Past couple of weeks have seen a flurry of statements and op-eds demanding that the international community do something to stop the ethnic cleansing of the Rohingya in Myanmar. Among the demands made of the international community was the implementation of an arms embargo by the UN Security Council.
In a report published on 17 September, Human Rights Watch requested that “The Security Council should urgently place a travel ban and asset freeze on those responsible for grave abuses and impose a comprehensive arms embargo against Burma, including prohibiting military cooperation and financial transactions with key military-owned enterprises.”
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The most useful aspect of arms embargos is that they can give the perception of something being done about gross violations of international norms. But that is pretty much where their usefulness stops. The objective of arms embargos and sanctions is to set in motion a change in policy in the target state, only achieved if the threatened sanctions outweigh the benefits which the target state expects to gain from its current policy. More importantly, sanctions are only effective when the parties applying the sanctions, and their allies, work in cooperation. Otherwise, too many avenues will be left open to subvert the sanctions. A tricky scenario in this era of international discord.
The example of Yugoslavia
The most compelling evidence against arms embargos as a tool for conflict management was the Yugoslav war between 1992-1995. With the end of the Cold War, Yugoslavia was no longer of strategic importance, so there was no urgency among Western nations or Russia to immediately deal with the crisis. Their eventual response was driven by domestic pressure to “do something”, as we see with various statements on Rakhine today. And in the post-Cold War era, when international cooperation was at a high point, great emphasis was placed on the utility of sanctions as a diplomatic tool. But the fallout from the misperception that the international community was allied on enforcing the arms embargo would have drastic ramifications over the next four years. This largely had to do with the individual motivations and actions of the main international actors:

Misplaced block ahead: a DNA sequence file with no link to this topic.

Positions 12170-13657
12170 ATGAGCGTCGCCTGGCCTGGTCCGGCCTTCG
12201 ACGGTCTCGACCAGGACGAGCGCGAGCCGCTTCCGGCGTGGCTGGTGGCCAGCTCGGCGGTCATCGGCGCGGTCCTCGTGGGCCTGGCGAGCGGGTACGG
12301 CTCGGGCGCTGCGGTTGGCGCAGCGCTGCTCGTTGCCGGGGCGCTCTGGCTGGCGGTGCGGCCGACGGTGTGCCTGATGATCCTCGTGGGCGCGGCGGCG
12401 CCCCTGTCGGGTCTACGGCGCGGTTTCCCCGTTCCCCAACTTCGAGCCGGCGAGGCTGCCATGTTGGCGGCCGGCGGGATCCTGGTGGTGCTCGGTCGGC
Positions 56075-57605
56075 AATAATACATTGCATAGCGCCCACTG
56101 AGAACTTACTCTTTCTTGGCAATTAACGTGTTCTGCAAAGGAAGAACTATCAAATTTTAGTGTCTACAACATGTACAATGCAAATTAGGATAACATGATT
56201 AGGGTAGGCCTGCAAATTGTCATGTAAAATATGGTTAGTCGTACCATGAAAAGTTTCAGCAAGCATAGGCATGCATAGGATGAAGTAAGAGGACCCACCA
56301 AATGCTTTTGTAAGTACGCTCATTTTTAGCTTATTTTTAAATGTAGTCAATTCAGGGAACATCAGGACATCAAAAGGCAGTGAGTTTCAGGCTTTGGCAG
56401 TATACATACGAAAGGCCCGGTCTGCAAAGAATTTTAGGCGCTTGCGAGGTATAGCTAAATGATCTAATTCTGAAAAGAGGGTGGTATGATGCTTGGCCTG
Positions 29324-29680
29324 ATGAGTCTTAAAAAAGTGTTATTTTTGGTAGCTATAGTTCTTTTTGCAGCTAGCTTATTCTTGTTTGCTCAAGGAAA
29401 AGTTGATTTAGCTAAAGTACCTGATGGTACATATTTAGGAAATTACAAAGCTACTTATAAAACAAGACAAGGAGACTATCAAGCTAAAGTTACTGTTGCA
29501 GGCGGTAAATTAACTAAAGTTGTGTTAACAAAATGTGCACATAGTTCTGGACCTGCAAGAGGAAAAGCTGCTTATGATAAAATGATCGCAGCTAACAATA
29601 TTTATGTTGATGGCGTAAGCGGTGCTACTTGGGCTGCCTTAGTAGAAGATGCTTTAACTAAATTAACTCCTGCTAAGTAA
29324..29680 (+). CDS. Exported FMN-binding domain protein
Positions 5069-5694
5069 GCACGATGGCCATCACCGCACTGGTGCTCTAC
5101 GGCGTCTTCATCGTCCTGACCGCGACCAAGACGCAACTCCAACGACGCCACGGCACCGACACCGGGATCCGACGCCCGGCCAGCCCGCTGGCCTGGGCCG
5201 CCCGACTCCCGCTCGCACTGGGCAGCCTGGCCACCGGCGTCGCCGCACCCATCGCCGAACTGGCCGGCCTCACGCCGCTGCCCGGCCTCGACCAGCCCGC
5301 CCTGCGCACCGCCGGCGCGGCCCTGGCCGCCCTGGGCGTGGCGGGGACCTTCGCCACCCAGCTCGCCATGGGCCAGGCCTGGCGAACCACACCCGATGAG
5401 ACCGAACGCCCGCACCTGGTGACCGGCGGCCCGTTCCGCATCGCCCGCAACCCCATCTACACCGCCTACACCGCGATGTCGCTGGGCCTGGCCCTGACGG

The UK was scaling down its military and had no appetite for military intervention in the country. An arms embargo was by far the cheaper option for the British, while still being able to claim that they were “doing something”.
In Germany, the recently reunited government was using the break-up of Yugoslavia for its own strategic goals to buy allies in the UN, paying lip service to the embargo in public while arming the Croats and Bosniaks in their fight against the Serbs in Bosnia.
China has significant economic investments under way in Myanmar, as part of its 'One belt, one road' policy, and has nothing to lose and everything to gain from siding with the Myanmar government.
The Russians were, at that time, extremely fearful of their own country disintegrating along ethnic lines as Yugoslavia had, and, to the contemporary scholar’s astonishment, supported initiatives to sustain Yugoslav unity, including sanctions and the arms embargo.
The Americans felt that the arms embargo favoured the Bosnian Serbs, cementing their military superiority against the breakaway groups throughout the country, but were compelled by domestic pressure to do something more than continue with empty rhetoric threatening military action. Publicly supporting the arms embargo, and perhaps, more importantly, its European allies, the Americans privately funnelled arms through the Croats and hoped that the balance of military power in Bosnia would even itself out to such a point as to bring the parties to the negotiating table, to avoid a costly military intervention.